December 19, 2007
By Jonathan Granoff
Those of us who vigorously advocate for a nuclear weapon-free world are often thought to ignore positive efforts by nuclear weapon states. Let us put that to rest. Here is a short list of several noteworthy accomplishments by the United States:
• A 146 per cent increase in dismantled nuclear weapons over the previous year’s rate;
• The elimination of over 3,000 tactical nuclear warheads, as outlined by the 1991 Presidential Nuclear Initiative, which was finished in 2003;
• The removal of 374 metric tons of highly enriched uranium (HEU) and 59 metric tons of plutonium from defence stockpiles, with the intention of down blending to low-enriched reactor fuel;
• Funding over 50,000 Soviet weapons scientists to allow them to engage in peaceful work;
• Reaching the National Nuclear Security Administration’s goal to increase rate of dismantlement of retired weapons by 50 per cent four months early;
• The removal of four ballistic missile submarines from service as well as thousands of missiles and 450 silos;
• Declared 174 metric tons of HEU and 52 metric tons plutonium to be surplus, announced it would remove an additional 200 metric tons of HEU.
The U.S. special representative for nuclear non-proliferation, Dr. Christopher Ford, in a sophisticated presentation to the 19th Annual UN Conference on Disarmament Issues in Sapporo, Japan, in August 2007, analyzed the security and moral context of nuclear disarmament advocacy. His tone reflects a recently much improved attitude of government officials to the pleas for increased progress on nuclear weapons elimination advanced by informed people the world over. He concluded:
“A sustained and serious effort to think practically and realistically about the challenges of disarmament is itself, I submit, a moral imperative. As the feminist theorist Jean Bethke Elsthain has suggested, ‘It is indefensible to proclaim “solutions” that lie outside the reach of possibility.’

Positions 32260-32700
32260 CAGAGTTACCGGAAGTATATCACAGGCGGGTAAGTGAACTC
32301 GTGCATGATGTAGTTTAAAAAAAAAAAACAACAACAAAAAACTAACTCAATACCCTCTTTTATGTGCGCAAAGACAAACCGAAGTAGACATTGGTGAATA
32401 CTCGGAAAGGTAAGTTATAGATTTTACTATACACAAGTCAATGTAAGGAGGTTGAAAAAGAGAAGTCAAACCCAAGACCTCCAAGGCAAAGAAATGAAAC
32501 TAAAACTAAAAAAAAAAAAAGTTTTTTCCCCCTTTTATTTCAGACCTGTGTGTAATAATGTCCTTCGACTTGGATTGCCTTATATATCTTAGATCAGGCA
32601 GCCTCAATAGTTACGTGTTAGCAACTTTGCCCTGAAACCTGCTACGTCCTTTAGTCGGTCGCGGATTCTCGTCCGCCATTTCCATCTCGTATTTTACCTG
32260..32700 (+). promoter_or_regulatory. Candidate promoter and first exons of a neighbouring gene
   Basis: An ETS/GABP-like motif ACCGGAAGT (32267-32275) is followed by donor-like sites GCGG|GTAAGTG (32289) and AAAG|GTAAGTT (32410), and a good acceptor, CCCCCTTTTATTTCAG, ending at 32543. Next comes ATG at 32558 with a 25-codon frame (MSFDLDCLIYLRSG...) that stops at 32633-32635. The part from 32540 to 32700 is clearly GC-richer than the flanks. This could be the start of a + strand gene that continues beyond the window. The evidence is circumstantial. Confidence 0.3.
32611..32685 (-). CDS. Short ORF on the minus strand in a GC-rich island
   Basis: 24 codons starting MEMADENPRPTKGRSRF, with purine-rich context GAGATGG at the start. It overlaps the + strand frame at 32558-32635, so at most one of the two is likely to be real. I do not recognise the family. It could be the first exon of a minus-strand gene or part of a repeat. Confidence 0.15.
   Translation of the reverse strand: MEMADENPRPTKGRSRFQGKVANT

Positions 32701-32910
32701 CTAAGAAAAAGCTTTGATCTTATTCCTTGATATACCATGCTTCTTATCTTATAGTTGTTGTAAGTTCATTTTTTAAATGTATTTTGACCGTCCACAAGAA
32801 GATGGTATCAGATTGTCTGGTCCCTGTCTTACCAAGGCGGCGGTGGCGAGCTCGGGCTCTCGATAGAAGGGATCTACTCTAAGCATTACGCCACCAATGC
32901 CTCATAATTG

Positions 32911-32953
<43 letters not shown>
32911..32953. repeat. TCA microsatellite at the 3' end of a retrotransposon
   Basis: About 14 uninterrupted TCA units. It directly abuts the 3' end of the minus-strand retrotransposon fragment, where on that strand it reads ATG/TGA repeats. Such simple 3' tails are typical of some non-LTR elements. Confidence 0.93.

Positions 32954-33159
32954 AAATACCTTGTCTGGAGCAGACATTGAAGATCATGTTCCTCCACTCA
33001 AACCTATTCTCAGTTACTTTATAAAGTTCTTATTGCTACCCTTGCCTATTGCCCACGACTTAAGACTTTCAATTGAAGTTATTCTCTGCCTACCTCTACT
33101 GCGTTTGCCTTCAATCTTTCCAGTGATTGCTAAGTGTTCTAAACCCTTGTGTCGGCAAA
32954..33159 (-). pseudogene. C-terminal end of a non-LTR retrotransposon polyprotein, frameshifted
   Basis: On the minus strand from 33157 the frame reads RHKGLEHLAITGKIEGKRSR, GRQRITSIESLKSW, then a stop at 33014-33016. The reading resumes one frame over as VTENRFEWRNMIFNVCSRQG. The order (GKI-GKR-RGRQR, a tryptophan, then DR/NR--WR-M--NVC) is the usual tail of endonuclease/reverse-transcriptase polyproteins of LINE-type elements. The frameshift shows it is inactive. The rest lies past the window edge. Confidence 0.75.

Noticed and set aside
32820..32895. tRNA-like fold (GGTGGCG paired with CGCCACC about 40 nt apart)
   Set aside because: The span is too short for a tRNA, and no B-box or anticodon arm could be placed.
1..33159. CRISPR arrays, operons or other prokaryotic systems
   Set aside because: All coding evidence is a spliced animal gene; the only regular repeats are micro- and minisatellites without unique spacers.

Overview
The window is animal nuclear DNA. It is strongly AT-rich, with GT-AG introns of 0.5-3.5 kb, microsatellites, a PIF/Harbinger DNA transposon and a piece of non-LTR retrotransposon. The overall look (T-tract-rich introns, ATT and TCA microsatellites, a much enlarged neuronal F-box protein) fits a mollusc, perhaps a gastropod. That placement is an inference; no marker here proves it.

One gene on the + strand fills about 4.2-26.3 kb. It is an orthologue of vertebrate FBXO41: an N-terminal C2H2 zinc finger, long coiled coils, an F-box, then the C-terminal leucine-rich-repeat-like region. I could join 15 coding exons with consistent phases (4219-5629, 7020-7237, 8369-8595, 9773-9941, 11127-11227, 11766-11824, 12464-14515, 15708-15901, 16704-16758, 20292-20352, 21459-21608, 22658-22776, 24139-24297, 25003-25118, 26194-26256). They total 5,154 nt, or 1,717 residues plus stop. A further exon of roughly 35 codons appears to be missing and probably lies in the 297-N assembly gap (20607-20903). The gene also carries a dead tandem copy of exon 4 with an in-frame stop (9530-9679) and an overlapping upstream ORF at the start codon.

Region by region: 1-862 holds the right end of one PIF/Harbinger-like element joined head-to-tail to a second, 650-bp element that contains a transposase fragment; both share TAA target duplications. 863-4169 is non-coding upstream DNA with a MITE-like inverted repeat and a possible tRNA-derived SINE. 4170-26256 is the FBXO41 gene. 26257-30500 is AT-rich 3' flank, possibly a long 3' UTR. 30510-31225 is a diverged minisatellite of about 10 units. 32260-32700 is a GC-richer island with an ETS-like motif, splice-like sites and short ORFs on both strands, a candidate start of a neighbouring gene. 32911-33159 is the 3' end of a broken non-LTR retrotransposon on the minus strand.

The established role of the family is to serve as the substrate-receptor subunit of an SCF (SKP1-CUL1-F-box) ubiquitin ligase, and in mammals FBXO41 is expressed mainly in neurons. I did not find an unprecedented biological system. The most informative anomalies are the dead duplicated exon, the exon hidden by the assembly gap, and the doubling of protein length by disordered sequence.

“Such proposals do not represent progress at all, for they ‘covertly sustain business as usual’ by merely pretending to present alternatives. Today, it falls to officials, experts, activists, and academics such as ourselves to study carefully how we might make nuclear disarmament a realistic, practical, and desirable alternative to a nuclear-armed world. This is a formidable challenge, and it is perhaps not a foregone conclusion that disarmament can be achieved. Such serious study, however, is a challenge from which we dare not shrink.”
The programs of the Global Security Institute are designed to meet that challenge. Our advocacy is focused on lowering the political currency of nuclear weapons–thus enhancing security–fulfilling existing legal obligations, and providing confidence through verification. Each policy we support must stand on its own merits and decrease risks of use, diminish the access of terrorists to catastrophic weapons and materials to build them, and strengthen nonproliferation. These standards help set forth a realistic path to nuclear abolition. The practical steps are known, but the core problem is simple. The nuclear weapon states have not fully come to grips with their fundamental dilemma: they want to keep their nuclear weapons indefinitely and at the same time condemn others who would attempt to acquire them.
Because of this contradiction, even the cuts lauded above are not irreversible nor adequately verifiable. We believe that there is no substitute for negotiated, internationally legally binding and irreversible verifiable reductions. Such steps alone can substantiate claims of good faith compliance with disarmament obligations under existing treaties.
Jonathan Granoff is the president of the Global Security Institute.